It was also nice to see a Timbers team getting a result while not playing their best. Portland weren't quite themselves against the Sounders, hampered by more defensive tactics, a change in formation, a road environment, and a Seattle team that was playing energized and effective soccer. Diego Valeri, for instance, was bottled up by Osvaldo Alonso, but he still almost turned the game in fleeting moments, a free-kick, for instance, that hit the bar. Will Johnson couldn't organize and run the midfield he had against New York and Montreal, but he provided a crunching backbone for the Timbers, physically spreading the message that the Timbers weren't going to be pushed around.

No one in red and white played their best game, but no one shut off either; no one played a bad game, and the longer the Timbers hung in against Seattle. It was a defender to defender connection that provided the goal, and that was indicative of how the Timbers never gave up. Lack of talent didn't kill Timbers 1.0 - John Spencer's teams were often killer in big games, and reeled off home winning streaks that were some of the best in the league. No, the old Timbers squads got hurt by a lack of steel, a lack of stick-to-it-ness. Donovan Ricketts got stomped in the thigh; he kept a clean sheet the rest of the game. Jean Baptiste got caught out of position on Eddie Johnson's goal; he provided the game-tying assist. This Timbers team doesn't have a swagger yet, after two draws and a loss to begin the year. But this is a team that could develop a good deal of swagger if they start picking up wins this year.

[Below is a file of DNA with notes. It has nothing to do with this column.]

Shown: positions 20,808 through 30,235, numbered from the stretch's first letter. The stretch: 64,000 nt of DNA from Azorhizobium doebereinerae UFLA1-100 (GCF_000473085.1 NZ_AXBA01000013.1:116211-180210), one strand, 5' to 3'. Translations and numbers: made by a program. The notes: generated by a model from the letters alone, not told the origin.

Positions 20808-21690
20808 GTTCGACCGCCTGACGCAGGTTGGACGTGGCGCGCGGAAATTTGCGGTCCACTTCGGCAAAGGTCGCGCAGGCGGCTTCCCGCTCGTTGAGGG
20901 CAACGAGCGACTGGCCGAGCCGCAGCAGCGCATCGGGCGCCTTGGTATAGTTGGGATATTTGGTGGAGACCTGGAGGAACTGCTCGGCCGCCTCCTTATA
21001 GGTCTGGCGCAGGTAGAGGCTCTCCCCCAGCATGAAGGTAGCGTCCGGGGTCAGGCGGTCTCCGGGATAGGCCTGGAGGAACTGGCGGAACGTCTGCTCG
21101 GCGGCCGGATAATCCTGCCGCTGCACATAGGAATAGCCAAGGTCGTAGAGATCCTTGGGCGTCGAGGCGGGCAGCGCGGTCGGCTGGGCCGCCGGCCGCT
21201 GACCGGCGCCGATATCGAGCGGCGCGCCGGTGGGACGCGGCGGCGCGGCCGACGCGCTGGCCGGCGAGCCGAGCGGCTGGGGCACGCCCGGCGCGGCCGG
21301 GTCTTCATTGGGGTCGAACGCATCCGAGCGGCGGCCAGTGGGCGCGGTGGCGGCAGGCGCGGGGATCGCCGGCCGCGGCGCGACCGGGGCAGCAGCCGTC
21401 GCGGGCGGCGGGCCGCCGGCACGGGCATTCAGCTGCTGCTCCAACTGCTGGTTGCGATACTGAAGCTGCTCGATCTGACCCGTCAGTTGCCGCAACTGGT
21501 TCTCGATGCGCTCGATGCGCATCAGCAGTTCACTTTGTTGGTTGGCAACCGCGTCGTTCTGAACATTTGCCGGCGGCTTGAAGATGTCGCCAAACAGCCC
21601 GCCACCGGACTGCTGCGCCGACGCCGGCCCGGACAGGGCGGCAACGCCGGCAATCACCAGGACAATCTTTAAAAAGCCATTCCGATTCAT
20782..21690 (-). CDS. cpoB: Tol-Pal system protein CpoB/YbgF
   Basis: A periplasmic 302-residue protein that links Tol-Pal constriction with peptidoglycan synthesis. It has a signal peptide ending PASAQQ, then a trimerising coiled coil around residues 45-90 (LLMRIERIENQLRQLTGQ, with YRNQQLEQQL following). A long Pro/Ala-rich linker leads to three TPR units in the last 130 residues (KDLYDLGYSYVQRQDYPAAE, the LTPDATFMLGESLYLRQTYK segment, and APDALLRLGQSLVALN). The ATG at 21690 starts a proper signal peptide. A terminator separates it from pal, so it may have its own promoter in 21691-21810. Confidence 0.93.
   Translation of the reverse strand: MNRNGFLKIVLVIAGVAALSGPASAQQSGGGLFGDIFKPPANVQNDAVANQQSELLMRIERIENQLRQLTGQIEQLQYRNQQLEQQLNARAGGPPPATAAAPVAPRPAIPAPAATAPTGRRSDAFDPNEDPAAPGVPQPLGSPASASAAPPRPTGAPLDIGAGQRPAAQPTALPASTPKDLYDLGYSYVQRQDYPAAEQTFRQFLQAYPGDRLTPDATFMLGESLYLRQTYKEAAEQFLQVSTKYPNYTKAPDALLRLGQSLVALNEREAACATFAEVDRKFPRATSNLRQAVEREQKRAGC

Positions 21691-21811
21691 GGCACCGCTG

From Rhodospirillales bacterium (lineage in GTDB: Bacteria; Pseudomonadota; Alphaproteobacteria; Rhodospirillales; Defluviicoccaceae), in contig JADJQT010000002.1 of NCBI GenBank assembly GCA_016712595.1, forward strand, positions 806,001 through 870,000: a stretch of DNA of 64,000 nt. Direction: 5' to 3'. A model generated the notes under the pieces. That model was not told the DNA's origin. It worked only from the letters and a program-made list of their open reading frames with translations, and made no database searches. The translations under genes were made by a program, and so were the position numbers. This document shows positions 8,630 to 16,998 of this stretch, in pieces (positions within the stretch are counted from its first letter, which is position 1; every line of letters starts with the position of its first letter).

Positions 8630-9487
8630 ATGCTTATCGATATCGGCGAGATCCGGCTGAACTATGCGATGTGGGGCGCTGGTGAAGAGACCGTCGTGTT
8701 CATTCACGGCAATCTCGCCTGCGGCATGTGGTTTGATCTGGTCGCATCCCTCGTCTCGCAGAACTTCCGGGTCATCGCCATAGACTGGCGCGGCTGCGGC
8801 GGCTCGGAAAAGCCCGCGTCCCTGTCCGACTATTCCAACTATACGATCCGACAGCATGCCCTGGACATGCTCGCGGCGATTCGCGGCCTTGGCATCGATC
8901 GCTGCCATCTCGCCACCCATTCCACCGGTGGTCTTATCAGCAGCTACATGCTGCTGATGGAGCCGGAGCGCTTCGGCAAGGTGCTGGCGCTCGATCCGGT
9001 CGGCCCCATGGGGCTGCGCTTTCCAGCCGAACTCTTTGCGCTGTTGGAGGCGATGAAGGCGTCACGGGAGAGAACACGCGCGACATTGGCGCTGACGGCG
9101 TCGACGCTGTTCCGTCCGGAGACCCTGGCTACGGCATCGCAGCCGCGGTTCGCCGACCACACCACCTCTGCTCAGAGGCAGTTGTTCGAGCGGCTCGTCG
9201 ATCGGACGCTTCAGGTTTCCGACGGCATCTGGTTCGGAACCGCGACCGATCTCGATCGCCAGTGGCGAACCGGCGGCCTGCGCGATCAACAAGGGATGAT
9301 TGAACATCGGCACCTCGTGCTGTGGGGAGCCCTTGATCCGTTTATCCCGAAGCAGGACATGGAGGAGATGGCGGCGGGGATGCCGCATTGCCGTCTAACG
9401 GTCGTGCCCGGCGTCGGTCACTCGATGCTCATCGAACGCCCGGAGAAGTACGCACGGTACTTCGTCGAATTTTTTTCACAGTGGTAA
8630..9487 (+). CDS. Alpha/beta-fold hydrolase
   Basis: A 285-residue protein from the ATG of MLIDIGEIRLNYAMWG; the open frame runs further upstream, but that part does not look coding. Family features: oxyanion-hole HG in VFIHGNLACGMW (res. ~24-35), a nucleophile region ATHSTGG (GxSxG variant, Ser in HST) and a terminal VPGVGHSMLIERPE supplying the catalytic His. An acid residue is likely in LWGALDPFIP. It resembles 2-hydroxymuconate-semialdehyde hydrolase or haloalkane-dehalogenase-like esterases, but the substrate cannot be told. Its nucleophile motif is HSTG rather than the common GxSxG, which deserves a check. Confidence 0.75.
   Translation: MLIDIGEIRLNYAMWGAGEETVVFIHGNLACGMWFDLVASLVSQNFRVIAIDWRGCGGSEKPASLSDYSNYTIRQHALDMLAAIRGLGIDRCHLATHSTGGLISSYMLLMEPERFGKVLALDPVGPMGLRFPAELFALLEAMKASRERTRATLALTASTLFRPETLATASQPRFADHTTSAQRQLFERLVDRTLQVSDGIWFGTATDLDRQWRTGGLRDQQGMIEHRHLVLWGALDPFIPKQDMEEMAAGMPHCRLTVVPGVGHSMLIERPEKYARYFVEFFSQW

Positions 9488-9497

One man with a certain aura of swagger is manager Caleb Porter. The Seattle game wasn't Porter's finest hour - he had to sacrifice style for substance with his team selection. Jack Jewsbury, unfortunately not wearing the armband even though he started the match, was added as a third central midfielder, at the expense of Kalif Alhasson, a winger, and a man who was always unlikely to start after being substituted in the team's last two games. Ben Zemanski played well as an outside back, better than Roy Miller, and the former Akron player may be able to keep his place in the team. Porter started the game playing not to lose, but by the end of the game, when he threw on Fredrique Piquionne for his debut in place of midfielder Jewsbury, he was playing to win.